Publicis Worldwide’s new CEO for the UK and the Nordics, Guy Wieynk speaks to The Drum about why he chose to leave WPP digital agency AKQA after almost 16 years, where he ultimately held the role of vice president international, explaining that his career at the agency had ‘hit a ceiling.’
He explained to The Drum: “there was nowhere to go,” at AKQA, with its co-founder and CEO Ajaz Ahmed very much at the helm of the business for the long term, although he admits to it being a company he "loved" working for.
“The dream job for me would be to run AKQA but that was never going to happen which is fine, I got that. I had a long chat with Ajaz and resigned in January and said, ‘no hard feelings but I need something else’. I did a lot of work with Sir Martin [Sorrell] and the WPP guys and they offered me loads of different jobs, but the thing I liked about this one was that Arthur was amazing and I wanted to run a creative business. I have lots of different businesses that I need to mold and that is the exciting thing - how do I get four different businesses, each with their own strength, and take them to the next level?”
He admitted to being “really excited” by the new challenge ahead, but acknowledged that it won’t always be so positive. “I’m not naive; there will be good days and bad days. I’ve got lots of different types of businesses and I think I’m going to learn a huge amount. I’m very respectful of the fact that Publicis has taken a non-advertising guy and put him in charge of a primarily advertising business, even though 40 per cent of its revenue is now digital. The largest unit is still the advertising.”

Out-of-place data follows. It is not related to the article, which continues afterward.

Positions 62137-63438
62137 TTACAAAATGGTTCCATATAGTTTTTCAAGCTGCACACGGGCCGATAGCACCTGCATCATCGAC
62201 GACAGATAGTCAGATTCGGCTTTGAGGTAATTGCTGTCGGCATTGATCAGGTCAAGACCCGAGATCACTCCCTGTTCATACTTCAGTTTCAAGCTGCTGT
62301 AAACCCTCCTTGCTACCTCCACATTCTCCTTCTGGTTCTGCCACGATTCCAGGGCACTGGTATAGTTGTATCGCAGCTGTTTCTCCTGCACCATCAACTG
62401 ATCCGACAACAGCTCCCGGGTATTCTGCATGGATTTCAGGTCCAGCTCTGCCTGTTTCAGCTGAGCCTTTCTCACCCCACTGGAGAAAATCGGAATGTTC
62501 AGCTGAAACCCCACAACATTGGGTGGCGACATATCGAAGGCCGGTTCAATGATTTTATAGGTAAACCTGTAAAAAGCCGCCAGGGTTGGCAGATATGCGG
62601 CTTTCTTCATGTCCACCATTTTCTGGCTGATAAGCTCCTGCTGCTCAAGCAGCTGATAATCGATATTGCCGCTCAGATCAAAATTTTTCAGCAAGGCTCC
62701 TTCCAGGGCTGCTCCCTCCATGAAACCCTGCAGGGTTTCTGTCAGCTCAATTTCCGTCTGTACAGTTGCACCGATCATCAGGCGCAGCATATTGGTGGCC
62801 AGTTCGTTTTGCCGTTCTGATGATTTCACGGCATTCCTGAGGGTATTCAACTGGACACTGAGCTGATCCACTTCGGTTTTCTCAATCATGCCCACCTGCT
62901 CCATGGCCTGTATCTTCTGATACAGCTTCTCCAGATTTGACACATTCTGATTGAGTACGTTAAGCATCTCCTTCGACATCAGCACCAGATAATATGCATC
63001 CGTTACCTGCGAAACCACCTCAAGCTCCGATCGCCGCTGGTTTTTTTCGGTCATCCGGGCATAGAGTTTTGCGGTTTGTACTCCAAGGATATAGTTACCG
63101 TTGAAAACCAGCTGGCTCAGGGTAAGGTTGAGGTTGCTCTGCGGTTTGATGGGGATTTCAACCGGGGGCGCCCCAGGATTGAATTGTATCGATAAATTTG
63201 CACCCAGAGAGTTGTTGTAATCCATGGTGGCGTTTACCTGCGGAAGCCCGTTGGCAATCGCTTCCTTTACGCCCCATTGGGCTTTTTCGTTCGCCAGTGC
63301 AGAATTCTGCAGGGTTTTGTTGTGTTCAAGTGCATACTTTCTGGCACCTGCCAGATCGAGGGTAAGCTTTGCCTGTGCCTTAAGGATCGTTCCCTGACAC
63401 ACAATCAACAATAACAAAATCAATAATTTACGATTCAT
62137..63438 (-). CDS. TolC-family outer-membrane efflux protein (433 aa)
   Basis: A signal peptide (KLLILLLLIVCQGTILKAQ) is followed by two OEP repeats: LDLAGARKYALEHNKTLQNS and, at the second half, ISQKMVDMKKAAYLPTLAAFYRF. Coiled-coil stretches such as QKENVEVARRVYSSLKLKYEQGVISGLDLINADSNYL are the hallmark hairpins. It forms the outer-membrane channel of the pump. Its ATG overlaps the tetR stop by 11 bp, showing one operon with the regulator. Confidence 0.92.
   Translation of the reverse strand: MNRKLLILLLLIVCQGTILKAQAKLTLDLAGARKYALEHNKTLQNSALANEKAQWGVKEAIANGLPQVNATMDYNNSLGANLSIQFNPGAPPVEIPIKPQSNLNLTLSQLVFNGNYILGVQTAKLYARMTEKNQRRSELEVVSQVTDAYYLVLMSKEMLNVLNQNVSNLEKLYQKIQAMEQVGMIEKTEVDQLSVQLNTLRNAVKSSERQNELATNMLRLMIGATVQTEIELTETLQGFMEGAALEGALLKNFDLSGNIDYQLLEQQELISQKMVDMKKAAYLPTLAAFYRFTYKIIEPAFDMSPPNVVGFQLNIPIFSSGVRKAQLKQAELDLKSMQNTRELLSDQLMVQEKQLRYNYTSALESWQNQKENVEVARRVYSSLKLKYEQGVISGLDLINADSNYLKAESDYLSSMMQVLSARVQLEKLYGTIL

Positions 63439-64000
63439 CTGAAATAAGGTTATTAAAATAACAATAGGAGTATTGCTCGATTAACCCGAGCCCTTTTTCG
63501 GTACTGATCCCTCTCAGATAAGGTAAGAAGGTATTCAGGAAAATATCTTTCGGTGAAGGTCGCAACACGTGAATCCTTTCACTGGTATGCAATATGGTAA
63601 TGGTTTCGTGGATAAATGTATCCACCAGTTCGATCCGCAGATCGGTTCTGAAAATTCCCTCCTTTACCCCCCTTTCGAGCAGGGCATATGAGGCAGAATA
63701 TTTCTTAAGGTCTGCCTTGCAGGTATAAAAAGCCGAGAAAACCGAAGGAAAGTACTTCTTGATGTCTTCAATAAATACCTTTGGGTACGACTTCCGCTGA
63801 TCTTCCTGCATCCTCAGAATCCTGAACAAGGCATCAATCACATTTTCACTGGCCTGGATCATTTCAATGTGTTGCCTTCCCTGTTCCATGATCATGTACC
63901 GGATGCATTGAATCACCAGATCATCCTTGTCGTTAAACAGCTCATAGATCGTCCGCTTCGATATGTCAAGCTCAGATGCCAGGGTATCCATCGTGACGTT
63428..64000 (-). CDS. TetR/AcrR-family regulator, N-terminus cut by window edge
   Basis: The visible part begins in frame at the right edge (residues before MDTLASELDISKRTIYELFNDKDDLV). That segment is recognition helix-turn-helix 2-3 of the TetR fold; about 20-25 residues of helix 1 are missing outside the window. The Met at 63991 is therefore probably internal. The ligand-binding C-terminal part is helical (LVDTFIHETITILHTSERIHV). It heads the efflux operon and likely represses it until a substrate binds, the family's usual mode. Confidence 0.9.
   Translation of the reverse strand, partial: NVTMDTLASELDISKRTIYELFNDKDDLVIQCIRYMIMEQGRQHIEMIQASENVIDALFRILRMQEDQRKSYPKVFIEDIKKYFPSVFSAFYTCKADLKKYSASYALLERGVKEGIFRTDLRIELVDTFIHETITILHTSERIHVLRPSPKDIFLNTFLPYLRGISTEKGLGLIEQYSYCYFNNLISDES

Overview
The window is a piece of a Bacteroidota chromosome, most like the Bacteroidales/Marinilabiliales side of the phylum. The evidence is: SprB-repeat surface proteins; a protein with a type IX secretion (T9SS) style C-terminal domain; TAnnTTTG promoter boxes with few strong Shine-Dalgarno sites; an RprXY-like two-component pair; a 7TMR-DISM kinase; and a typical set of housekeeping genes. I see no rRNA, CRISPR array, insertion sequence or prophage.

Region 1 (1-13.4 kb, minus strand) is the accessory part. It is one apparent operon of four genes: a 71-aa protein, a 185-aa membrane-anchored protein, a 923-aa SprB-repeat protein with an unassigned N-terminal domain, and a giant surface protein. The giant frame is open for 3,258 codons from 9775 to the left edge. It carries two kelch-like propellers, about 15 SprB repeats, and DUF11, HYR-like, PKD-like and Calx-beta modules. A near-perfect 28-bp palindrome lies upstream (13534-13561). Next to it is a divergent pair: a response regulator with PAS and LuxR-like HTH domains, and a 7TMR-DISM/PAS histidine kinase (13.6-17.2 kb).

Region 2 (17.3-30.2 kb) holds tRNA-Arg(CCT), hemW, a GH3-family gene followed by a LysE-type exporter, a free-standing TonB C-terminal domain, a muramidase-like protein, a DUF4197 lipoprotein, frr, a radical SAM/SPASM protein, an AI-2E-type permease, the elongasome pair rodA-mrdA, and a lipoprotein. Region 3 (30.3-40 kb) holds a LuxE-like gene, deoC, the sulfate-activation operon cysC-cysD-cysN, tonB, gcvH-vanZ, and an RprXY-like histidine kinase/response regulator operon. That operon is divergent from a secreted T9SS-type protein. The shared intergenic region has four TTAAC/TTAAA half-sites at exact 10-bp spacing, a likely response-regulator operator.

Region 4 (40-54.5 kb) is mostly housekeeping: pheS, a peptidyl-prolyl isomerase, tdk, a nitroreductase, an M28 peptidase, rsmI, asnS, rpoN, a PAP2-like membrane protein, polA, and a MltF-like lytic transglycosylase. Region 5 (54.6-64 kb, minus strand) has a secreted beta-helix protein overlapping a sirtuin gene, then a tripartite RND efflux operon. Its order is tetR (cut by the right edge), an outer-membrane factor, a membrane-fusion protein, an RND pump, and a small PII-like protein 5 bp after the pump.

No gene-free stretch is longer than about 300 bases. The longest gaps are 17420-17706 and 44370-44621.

Asked whether he believed that more traditional advertising agencies should look towards 'digitally minded’ bosses for the future, he agreed. “If you look at how many are actually doing it - hardly any. Everyone says that it’s a no-brainer to do social media or to embrace digital skills, yet how many traditional agencies still struggle to do it well - around 60 per cent of them I would say. Strategically this makes sense and it’s why I am determined to deliver. I have never not delivered.”
Finally, he admitted to having no concerns about any changes to the role or agencies taking place with the impending Publicis Omnicom merger still on the cards before he begins.
“There are a lot of things I cannot control but I am used to living with uncertainty. With AKQA, how many times did someone say ‘these guys are going to buy you?’ At the end of the day, the chips are going to fall down however they fall down and realistically I don’t see that there will be any change. Maurice took me aside and have me every confidence that everything would be fine. So I am just going to get on with the job in hand.”
Wieynk will take up his new role in January.